You deserve to belong, however we will only belong to the people we are brave enough to present our truest self to. We must not allow our need to belong to take centre stage over self-acceptance.
5. Become your own best friend.
If you rely on others for your happiness, security or anything else, when they inevitably leave, you will feel lost and believe me I have learnt this the hard way.
How do you become your best friend?
In exactly the same way you would with another human-being.
- Honour yourself
- Face the parts of yourself you have been avoiding for so long if even if means seeking out the help of a professional.
- Accept every part of you, (yes your flaws too)
- Pay attention to your wants and needs, these are clues leading you to your path
- Speak to yourself compassionately (just as you would a friend)
Just like any relationship, there will be days when you feel irritated with yourself and also just like any relationship work through these feelings, giving yourself the room and respect you deserve.
When I travelled solo, I was often asked what I did away all alone with people looking at me incredulously, calling me brave.
I didn’t feel brave, I felt extremely liberated. Free to do exactly what I wanted, when I wanted.
I had grown tired of either not visiting the places I wanted to, or dishonouring myself by going along with others to places I had no desire to visit because I worried I would be judged if I went alone or with another group. The truth is… people are going to judge you anyway.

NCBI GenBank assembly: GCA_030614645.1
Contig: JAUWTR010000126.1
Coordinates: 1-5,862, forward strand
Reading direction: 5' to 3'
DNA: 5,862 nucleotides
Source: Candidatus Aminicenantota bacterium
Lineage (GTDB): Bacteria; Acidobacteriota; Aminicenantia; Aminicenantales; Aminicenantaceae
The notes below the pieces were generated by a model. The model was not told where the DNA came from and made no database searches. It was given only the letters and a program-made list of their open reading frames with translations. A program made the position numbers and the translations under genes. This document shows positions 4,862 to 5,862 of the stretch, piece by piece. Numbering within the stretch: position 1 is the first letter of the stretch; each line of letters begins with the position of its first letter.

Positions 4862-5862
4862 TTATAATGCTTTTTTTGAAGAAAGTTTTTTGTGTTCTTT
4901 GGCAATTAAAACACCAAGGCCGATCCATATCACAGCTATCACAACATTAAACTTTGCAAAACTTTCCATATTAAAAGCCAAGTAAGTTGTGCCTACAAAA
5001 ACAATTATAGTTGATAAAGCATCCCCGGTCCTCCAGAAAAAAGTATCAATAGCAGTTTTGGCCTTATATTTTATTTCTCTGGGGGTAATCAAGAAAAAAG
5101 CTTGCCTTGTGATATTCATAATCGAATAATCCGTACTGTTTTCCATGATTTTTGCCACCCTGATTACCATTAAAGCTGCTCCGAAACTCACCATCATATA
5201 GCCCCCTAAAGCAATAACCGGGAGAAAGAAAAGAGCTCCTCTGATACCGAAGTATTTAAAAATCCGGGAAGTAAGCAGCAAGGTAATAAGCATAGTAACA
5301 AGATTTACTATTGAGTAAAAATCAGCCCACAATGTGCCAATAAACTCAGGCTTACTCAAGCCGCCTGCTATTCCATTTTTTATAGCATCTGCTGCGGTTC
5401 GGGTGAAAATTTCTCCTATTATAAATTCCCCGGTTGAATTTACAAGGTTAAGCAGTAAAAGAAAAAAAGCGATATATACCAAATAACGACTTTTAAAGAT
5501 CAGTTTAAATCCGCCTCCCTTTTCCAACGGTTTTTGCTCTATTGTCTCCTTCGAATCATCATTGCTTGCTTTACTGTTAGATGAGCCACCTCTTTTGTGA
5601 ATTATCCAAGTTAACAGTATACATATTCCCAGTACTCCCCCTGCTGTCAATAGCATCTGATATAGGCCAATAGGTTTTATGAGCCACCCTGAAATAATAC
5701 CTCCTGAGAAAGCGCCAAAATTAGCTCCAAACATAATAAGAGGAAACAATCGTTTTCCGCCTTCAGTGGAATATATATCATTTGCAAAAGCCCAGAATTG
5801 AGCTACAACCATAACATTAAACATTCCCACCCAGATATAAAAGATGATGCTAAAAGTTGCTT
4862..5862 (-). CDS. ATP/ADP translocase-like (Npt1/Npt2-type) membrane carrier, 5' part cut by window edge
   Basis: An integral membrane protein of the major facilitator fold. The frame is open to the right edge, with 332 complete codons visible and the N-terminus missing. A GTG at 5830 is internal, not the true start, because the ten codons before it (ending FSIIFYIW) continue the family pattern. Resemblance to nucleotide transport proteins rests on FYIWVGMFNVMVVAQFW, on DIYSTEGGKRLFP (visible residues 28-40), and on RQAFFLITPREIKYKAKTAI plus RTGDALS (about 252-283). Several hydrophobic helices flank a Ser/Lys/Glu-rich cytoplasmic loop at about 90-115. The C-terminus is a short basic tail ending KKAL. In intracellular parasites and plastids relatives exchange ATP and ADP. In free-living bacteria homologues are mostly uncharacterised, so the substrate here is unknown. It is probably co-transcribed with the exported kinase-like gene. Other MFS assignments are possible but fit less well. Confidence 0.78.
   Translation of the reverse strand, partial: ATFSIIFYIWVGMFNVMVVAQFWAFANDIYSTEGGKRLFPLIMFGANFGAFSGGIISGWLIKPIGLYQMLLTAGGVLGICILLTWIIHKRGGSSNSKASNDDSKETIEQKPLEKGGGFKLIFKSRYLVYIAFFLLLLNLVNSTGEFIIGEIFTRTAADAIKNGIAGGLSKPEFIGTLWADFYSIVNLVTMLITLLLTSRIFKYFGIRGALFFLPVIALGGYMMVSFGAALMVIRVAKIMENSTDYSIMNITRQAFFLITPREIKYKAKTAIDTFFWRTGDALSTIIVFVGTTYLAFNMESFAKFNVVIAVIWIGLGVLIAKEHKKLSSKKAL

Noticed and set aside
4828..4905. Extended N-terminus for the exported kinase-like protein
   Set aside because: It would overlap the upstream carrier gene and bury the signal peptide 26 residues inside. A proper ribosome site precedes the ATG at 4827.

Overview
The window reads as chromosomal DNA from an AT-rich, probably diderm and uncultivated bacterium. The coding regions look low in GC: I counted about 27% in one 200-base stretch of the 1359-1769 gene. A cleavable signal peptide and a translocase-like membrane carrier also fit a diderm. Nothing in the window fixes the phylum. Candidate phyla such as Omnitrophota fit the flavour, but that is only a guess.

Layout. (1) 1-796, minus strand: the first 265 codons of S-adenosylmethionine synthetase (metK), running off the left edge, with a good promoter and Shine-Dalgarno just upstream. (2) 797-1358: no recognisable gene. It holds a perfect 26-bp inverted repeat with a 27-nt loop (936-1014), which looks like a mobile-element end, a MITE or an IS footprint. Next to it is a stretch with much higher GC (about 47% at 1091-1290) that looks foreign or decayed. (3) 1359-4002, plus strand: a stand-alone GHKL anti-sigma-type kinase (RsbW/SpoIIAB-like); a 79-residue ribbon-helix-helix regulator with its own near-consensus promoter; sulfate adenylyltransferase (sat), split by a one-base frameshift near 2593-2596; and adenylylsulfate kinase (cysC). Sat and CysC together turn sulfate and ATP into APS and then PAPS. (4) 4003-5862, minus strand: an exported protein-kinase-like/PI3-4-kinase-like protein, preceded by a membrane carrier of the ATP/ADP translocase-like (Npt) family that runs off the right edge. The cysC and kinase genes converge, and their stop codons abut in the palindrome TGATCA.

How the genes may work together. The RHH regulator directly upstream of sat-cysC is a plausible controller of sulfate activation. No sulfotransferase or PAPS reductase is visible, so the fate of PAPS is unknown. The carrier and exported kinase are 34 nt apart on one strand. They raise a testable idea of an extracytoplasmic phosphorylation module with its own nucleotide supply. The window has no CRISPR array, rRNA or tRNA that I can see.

Although we are worthy and important we need to accept that do not occupy as much space in other people thoughts as we may believe.
People have their own stuff going on; worrying too about what other’s think, their own battles to face, their own insecurities and living out their own lives and dreams etc.
Believing people are consumed with endless thoughts about us, can make us appear selfish. I have experienced both sides of this coin and I can assure you…it isn’t pretty, our need to be liked can end up ostracising people.
It’s a humanistic need to belong and to be accepted, however belonging to ourselves and accepting ourselves is still fulfilling that need.
We as a species…
are extremely complicated with many emotions, thoughts and feelings passing through us at any given time.
Why then would we allow something as important as our life to be controlled by something as fickle as another persons thoughts?